Urban Johnnie Bar & Grille, a concept from Johnnie’s Charcoal Broiler, is a more upscale blend of classic burgers with a variety of new items.

click to enlarge Urban Johnnie serves up a damn fine burger
Kory B. Oswald
THe Steve McQueen Burger at Urban Johnnie.

It’s always a great sign when you walk in a restaurant and the staff is bustling but doesn’t appear to be overworked or, worse, miserable. On our visit, the bartender greeted customers cheerfully and promptly as my guest and I took our seats at the bar.

The decor is thoroughly modern with lots of exposed concrete and blue neon.

The venue is surprisingly warm considering the industrial, downtown feel that shows off exposed heating and cooling ducts and acid-washed concrete walls.

Urban Johnnie is definitely sleeker and classier than its family-oriented, nondescript cousin Johnnie’s Charcoal Broiler.

We started with an appetizer of smooth and creamy onion dip ($7) served with house-made potato chips.

Our friendly server, Court, told us she took eight orders of the dip to a family gathering and it quickly became a crowd favorite. I can see why. It’s creamy, with a nice blend of onion and a moderate measure of garlic.

The hand-cut chips were not too thick or too thin and had a good amount of crunch.

Urban Johnnie can make almost any cocktail you want with its motley mix of spirits behind the bar.

Most house drink specialties cost between $6-$9 and include premium liquors. We ordered a West Old Fashioned ($9), and it’s a tricky drink to make. One thing it didn’t lack was Knob Creek Bourbon.

There are some delicious signature drinks, one with the name Who Was on My Couch? The manager told me that it’s a favorite made with St. Germaine liqueur, lemon, simple syrup, gin and a splash of soda.

After drinks and appetizers, we ordered our meals to-go. My dining companion took home a BLT that was thoughtfully prepared with the lettuce and tomato in a separate container. She also ordered fries, which are the same ones they serve at Johnnie’s Charcoal Broiler.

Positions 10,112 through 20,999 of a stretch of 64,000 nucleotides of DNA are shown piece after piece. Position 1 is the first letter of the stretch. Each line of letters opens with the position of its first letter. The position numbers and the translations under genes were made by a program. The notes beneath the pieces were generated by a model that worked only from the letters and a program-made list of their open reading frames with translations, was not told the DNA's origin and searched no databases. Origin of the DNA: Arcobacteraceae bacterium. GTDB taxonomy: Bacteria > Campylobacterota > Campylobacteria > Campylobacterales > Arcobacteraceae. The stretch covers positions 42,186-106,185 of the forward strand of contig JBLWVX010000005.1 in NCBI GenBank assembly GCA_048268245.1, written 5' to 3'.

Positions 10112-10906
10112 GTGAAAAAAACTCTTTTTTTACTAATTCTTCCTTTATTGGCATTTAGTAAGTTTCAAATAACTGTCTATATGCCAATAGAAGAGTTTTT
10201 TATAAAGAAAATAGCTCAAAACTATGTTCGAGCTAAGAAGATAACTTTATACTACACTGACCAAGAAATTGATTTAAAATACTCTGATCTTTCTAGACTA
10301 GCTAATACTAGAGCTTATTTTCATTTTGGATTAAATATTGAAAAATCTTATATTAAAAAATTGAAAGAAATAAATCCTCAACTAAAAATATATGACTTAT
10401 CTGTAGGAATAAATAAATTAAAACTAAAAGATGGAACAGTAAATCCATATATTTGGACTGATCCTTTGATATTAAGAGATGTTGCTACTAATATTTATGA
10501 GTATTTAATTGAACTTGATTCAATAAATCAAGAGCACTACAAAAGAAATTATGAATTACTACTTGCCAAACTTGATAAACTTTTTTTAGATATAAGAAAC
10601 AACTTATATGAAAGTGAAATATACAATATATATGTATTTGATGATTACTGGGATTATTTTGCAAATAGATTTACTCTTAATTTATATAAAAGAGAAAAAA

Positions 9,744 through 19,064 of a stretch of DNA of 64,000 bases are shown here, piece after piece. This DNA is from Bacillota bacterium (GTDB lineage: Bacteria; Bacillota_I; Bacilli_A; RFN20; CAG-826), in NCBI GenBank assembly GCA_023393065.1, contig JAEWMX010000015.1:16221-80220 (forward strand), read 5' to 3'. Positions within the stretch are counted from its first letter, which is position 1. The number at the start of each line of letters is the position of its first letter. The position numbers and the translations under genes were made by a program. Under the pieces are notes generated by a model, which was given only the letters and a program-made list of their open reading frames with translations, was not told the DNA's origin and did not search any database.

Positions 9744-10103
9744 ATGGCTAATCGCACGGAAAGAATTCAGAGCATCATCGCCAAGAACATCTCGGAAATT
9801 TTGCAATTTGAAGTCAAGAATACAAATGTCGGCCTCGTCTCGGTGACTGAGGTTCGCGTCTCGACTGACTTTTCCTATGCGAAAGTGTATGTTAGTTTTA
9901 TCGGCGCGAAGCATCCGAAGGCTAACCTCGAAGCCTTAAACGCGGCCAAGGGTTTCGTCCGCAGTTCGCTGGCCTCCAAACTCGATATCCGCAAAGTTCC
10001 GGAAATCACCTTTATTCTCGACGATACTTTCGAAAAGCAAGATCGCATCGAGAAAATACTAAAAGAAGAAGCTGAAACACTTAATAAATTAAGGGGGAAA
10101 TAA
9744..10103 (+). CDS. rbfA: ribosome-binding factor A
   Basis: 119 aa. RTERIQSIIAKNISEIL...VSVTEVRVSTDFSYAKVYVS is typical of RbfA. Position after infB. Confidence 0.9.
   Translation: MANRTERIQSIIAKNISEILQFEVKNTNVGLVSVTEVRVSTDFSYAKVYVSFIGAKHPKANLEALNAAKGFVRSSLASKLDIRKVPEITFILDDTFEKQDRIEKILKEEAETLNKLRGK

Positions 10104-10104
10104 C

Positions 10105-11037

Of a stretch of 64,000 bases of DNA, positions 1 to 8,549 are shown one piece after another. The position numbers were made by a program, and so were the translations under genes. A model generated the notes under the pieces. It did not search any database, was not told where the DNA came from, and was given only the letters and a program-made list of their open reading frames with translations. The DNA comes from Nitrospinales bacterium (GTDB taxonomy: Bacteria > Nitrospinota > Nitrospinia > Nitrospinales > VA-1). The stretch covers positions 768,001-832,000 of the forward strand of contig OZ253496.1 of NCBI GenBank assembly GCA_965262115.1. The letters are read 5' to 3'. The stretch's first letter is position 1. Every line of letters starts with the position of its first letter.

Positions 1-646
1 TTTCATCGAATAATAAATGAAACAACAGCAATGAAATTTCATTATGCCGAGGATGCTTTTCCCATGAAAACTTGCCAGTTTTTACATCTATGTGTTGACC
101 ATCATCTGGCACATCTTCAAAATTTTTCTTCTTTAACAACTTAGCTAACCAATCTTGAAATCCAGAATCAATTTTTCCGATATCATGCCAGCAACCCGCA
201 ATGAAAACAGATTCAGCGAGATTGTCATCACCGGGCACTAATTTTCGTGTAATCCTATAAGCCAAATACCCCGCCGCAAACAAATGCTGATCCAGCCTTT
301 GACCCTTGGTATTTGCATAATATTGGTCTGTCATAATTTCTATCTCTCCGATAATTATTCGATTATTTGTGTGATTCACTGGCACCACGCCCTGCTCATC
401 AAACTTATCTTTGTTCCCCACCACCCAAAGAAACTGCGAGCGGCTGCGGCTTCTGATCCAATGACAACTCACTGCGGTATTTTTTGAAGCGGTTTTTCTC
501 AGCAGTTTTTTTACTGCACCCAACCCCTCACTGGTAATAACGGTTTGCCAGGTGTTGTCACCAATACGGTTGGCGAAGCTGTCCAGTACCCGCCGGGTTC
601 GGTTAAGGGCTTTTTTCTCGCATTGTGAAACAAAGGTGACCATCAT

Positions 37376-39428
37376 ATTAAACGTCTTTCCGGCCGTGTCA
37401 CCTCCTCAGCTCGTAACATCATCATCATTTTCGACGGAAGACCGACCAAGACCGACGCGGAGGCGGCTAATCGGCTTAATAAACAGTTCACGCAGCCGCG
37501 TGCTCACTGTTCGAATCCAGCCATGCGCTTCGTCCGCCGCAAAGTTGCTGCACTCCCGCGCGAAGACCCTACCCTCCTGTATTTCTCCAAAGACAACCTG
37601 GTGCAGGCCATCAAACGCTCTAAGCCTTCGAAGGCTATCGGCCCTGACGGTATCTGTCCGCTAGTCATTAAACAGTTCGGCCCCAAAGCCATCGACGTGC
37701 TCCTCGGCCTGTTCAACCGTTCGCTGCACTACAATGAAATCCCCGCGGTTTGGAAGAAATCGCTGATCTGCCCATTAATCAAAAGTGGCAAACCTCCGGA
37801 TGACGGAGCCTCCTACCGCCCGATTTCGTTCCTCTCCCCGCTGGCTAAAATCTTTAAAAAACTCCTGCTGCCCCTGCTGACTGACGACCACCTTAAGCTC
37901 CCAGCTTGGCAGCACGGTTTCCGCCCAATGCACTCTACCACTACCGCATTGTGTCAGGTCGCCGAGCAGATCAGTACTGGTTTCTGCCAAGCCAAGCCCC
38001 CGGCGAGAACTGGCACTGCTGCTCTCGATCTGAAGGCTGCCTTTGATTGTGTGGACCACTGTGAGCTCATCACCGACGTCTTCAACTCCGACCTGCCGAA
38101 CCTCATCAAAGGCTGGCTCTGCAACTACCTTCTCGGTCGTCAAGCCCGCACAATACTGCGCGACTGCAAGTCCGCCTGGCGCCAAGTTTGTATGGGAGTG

I ordered the Steve McQueen burger ($8). The name compelled me. Bacon and bleu cheese with spiced honey? Bring it on.

The side dishes weren’t as easy to choose, as they offered grilled broccoli with cheese sauce and mashed potatoes, among other things. However, Court talked me into sweet potato fries ($3) with seductive talk of dipping them in spiced honey, and I was not disappointed. Johnnie’s fries are not my usual choice; they’re not my style — I’m the shoestring, almost overdone, crispy type.

Soft or not, however, the honey and sweet potato fries made a delicious flavor combo.

Another thing I love is the burgers are accurately cooked to the temp you prefer. I ordered mine medium rare — give me that over a charred, tasteless hockey puck any day.

Perusing the menu, which is broad, you’ll see tacos, soups and salads, among other menu items. The staff said the tacos are one of the tastiest things on the menu: homemade corn tortillas warmed on a press, with options like barbacoa meat and shrimp. (I know what I’m getting next time.)

The gluten-free menu items also are clearly marked, as are the items that can be modified to be gluten-free. There is a large selection for all diners of all types.

Several staff members mentioned ordering their own dinners to-go at the end of their shifts. In my experience, it’s a good sign when people can work and eat at an establishment every day.

I will definitely be back to branch out from what I know to be Urban Johnnie’s specialty. I hear the Caesar salad is superb. If you’ve ever had a Caesar burger from Johnnie’s Charcoal Broiler, it makes perfect sense.

click to enlarge The CCB Sandwich and mac and cheese (Mark Hancock)
Mark Hancock
The CCB Sandwich and mac and cheese

Print headline: Urban rejuvination; Urban Johnnie Bar & Grille, a concept from Johnnie’s Charcoal Broiler, is a more upscale blend of classic burgers with a variety of new items.

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